Note: in Craig Havighurst’s absence, our friend Peter Cooper stepped in for this week’s show. Peter has performed on MCR before as a duo with Eric Brace, and he is an entertainment writer for the Tennessean.
Music City Roots’ affable regular Craig Havighurst was stuck in North Carolina, starring in a feature film or working in the tobacco fields or something or another. And so the right-thinking Roots folks called me Wednesday morning in desperation.
“Save us,” they pleaded. “We need someone to interview the musicians on tonight’s show, and because you yourself have performed admirably on Music City Roots in your unassailable musical duo with the great Eric Brace, we assume you to be a person of skill and intelligence. We are also impressed that you have two albums coming out this fall on Red Beet Records: a solo set called “The Lloyd Green Album” and an Eric Brace & Peter Cooper album called “Master Sessions.” At least that’s the way I remember it. I dunno. It was early in the morning, before my second pot of coffee.
I trudged down to the Loveless to help these poor people out. They met me at the door with gratitude, biscuits, barbecue and drink tickets. What a life! All I had to do was talk with talented, intelligent people I wanted to talk with anyway (I have in the past spoken to some of these musicians for FREE) and listen to a night’s worth of wondrous music. And that’s the thing, the music was great.
Jim Lauderdale, the evening’s host and the guy who convinced my wife to marry me (long story, not for here, and she wasn’t my wife at the time) opened the night with a jaunty Tommy Collins cover. For anyone unfamiliar with the genius of Tommy Collins, check this out: http://www.youtube.com/watch?v=kdhxCObWtEc He was a hero of Merle Haggard’s, and his sense of humor and melody is right in line with Jim’s.
Tim O’Brien brought an all-star band for his set. O’Brien has been out on the road this year playing numerous stringed instruments in Mark Knopfler’s Band, and some contemporary country fans have become aware of him through his participation as a singer, songwriter and musician on Dierks Bentley’s new album. But the guy is at his best – which is pretty much anybody’s best – when he’s singing and playing his own songs. I loved hearing him do “Not Afraid O’ Dyin’,” a song that finds him adding melody to many of the lines his father spoke to him. Poignant, sad, funny, righteous.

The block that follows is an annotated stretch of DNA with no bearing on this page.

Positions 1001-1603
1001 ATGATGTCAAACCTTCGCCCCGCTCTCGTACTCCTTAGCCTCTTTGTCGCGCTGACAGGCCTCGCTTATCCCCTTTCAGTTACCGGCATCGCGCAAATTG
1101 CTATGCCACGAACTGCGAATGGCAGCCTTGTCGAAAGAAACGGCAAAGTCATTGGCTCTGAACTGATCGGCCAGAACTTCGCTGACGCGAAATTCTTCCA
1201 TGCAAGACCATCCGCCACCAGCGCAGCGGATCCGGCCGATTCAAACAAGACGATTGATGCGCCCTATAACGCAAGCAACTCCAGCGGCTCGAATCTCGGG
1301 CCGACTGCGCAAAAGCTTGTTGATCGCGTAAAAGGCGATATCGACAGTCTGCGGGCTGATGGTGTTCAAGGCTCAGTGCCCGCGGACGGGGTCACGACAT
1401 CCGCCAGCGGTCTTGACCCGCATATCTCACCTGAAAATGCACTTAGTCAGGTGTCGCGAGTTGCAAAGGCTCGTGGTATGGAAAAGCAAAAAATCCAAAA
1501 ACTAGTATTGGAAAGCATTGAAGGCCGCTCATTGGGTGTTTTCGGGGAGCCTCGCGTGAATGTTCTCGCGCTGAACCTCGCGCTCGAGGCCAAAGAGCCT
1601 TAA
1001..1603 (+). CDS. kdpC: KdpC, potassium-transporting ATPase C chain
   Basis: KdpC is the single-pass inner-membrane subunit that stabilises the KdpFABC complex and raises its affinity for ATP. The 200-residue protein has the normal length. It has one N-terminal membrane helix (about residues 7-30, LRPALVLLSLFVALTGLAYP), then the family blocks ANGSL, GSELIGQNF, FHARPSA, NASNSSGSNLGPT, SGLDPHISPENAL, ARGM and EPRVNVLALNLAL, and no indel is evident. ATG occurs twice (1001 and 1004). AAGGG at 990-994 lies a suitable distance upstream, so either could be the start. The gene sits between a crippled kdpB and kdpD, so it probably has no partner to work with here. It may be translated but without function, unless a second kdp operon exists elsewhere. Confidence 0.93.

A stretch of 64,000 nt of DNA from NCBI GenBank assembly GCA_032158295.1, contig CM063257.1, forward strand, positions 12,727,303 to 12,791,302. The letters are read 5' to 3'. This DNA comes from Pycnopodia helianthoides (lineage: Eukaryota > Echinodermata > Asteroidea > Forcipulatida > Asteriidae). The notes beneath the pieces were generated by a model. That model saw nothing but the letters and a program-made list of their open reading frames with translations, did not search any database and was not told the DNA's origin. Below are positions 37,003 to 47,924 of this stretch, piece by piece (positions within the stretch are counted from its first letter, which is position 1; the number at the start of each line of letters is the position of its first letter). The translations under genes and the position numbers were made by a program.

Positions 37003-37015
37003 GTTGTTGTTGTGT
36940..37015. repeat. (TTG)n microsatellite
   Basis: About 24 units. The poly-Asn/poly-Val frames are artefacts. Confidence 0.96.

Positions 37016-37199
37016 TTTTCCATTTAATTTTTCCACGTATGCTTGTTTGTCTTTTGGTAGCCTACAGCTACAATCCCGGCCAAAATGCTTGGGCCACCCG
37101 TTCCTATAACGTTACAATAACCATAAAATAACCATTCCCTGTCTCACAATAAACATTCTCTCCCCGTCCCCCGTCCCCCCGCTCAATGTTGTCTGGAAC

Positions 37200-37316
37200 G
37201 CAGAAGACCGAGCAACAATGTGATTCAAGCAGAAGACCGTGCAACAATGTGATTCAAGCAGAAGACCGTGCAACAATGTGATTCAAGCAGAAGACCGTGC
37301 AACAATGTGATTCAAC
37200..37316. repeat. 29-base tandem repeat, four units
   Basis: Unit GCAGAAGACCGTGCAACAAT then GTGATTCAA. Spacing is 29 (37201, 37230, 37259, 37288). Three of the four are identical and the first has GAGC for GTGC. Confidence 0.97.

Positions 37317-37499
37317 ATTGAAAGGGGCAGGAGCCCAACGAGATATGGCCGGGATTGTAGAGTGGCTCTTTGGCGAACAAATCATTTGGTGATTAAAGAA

Kenneth Brian was new to me, a fact which made me feel dumb for the non-finding. This guy rocks and roars in a way that dignifies Southern Rock, a medium that has suffered at the hands of imitators for far too long. Kenneth tours all the time, which is as it should be. People should hear this stuff.
None of the other folks were new to me, but all were fine by me. More than fine, truly, and fine is awfully good. Matt King is a renegade rooted in tradition. He’s so smart, so good, and he was made for these times even if these times haven’t yet been convinced. Jeff & Vida offered up tremendous musicianship and pleasing harmonies and superb songs. Three different people tugged at me backstage and said, “I can’t believe how good they are.” And Bobby Bare Jr. brought a stage – full of tremendous players out, and he gave us a set that linked country to folk to punk to all the rootsy things that trip my monkey-nerve.
Best, of course, were the interviews. But you knew that already.